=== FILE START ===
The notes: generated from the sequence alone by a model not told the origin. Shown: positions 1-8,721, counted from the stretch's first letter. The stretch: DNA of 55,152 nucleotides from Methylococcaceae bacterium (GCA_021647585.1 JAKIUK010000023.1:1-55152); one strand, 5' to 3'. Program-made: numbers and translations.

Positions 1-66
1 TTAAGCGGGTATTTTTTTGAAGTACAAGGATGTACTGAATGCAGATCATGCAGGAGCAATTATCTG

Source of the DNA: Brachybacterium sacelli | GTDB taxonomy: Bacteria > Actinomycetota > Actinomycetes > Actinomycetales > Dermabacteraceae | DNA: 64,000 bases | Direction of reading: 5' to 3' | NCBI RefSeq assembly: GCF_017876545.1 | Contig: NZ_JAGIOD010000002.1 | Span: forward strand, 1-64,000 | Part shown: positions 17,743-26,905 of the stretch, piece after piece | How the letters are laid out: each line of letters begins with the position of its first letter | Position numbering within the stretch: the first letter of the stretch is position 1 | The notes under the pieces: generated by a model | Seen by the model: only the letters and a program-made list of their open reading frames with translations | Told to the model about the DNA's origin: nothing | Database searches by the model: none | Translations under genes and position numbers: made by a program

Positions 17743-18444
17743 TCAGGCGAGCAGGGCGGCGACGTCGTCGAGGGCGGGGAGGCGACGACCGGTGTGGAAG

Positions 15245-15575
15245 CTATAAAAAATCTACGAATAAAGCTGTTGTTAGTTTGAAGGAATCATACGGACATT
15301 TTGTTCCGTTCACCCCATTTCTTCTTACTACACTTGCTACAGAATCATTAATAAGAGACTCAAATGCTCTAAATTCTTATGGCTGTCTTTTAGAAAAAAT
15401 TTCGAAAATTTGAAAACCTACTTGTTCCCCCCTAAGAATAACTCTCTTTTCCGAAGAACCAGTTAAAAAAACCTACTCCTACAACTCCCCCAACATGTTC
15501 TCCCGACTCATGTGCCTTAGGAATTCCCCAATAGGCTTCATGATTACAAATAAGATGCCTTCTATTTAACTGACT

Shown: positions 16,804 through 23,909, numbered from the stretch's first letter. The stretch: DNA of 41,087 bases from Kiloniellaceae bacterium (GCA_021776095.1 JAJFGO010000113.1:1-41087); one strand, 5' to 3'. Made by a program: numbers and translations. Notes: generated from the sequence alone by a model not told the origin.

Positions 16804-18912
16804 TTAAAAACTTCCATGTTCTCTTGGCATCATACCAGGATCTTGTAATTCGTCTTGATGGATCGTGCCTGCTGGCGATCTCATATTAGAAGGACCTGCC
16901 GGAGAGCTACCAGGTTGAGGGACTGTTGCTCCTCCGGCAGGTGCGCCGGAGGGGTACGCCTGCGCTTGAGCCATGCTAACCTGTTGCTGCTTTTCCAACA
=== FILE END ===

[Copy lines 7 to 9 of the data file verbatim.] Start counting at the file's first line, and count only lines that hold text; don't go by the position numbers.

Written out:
Positions 15245-15575
15245 CTATAAAAAATCTACGAATAAAGCTGTTGTTAGTTTGAAGGAATCATACGGACATT
15301 TTGTTCCGTTCACCCCATTTCTTCTTACTACACTTGCTACAGAATCATTAATAAGAGACTCAAATGCTCTAAATTCTTATGGCTGTCTTTTAGAAAAAAT